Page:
Robert A. Rovner, 77, of Philadelphia, a former “boy wonder” Pennsylvania state senator from the Sixth District, a longtime lawyer based in Bucks County, a radio talk-show host, and a fervent devotee of Temple University, died Wednesday, Sept. 8, of complications from myelodysplastic syndrome at the Hospital of the University of Pennsylvania.
A Republican state senator from 1971-74, the youngest ever at 27, Sen. Rovner was an assistant district attorney in Philadelphia under Arlen Specter from 1968-70. He was sworn in with Ed Rendell, the future district attorney and mayor of Philadelphia and governor of Pennsylvania.
He was chief executive officer of what is now the Rovner, Allen, Rovner, Zimmerman, Sigman & Schmidt law firm in Feasterville for half a century, an honorary lifetime trustee at Temple after serving on its board, and for a time host of a weekly radio talk show on several local stations.
He was president of his class as an undergraduate and law school student at Temple, and a delegate to several Republican national conventions in the 1970s.
He came close to returning to office several times. He lost to Democrat Craig Lewis in the 1974 state Senate race, lost a 1979 primary bid for a City Council at-large seat, failed to get the 1984 Republican nomination for state auditor general, and lost to Robert Borski in the 1986 third Congressional District. race.
In 2000, after becoming more moderate in his views, he ran as a Democrat and lost in the Pennsylvania primary for U.S. senator.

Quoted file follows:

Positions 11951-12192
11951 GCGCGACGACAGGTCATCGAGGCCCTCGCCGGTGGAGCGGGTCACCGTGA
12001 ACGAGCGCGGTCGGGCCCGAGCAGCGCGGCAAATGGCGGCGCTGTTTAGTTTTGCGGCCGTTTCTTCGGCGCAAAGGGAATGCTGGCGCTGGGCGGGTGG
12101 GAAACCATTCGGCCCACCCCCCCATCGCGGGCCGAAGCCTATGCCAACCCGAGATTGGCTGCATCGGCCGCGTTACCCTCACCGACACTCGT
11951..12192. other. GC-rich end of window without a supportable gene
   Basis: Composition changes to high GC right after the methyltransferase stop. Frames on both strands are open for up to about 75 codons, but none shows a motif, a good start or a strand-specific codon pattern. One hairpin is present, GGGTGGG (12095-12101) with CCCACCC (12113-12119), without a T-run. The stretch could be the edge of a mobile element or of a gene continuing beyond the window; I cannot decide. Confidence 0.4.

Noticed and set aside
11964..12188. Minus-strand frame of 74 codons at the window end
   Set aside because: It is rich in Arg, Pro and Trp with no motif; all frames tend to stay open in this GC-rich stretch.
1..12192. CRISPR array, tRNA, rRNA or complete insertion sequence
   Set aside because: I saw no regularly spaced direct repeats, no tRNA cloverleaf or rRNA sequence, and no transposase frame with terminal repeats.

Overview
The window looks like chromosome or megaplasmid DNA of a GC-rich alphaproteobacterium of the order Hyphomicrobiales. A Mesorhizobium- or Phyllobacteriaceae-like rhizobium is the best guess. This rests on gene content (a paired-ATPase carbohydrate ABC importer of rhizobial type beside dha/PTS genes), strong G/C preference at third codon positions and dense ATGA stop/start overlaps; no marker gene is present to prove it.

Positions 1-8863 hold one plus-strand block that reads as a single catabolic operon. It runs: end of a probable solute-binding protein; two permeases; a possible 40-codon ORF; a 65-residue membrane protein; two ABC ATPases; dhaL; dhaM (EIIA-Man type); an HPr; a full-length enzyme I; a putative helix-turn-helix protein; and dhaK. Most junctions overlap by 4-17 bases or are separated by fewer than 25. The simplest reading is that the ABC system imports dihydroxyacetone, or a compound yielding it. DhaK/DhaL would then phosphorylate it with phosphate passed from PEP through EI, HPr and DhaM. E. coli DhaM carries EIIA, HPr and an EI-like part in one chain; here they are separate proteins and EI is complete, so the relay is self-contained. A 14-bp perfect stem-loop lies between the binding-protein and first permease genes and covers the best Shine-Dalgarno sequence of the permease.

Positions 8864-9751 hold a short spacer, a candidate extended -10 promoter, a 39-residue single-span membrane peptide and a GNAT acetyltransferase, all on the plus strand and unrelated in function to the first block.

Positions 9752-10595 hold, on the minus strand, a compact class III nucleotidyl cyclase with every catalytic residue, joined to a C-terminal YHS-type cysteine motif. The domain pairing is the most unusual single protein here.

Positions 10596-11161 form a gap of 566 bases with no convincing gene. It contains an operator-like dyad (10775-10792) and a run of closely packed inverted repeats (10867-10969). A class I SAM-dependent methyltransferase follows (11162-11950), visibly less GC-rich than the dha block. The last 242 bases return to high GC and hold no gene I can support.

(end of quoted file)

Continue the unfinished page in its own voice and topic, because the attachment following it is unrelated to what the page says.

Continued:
Despite the political setbacks, Sen. Rovner never became cynical. An effervescent conservative who often campaigned on a hard-line stance on illegal drugs and mandatory sentences for gun crimes, he touted his work ethic as his trademark. He became more moderate as he grew older.
“I have met 100 voters for every one that my opponent has met,” he said in a 1986 article in The Inquirer about Borski. “They’ve seen me at their supermarkets, at their synagogues, at their churches. But they haven’t seen him.”
Rendell said that despite his losses, Sen. Rovner had “a great, winning personality. He was a kind and caring person who worked for good causes. He had a great love for Temple, was a Temple man through and through.”
Sen. Rovner’s son Dan said his father thrived on meeting people, that politics and community involvement were in his blood, that helping others was his nature, and that he “lived his life like it was a campaign.”
Known for remembering everyone’s name, from the restaurant waitstaff to his friends’ children and pets, sending birthday cards to folks he’d met only once, consoling grieving relatives of those who had died, and helping young people find their first jobs, Sen. Rovner was called “larger than life” by many and the “Energizer bunny” by some for his boundless vitality.
Rendell tells the story of how, during his first inauguration as governor in 2003, he became cold and grumpy as the event-ending parade of county representatives passed by for his review. Finally, when the Philadelphia delegation came into view, he spied a grinning Sen. Rovner and Hooter, Temple’s owl mascot, leading the way arm in arm, “and I wasn’t cold and grumpy anymore,” he said.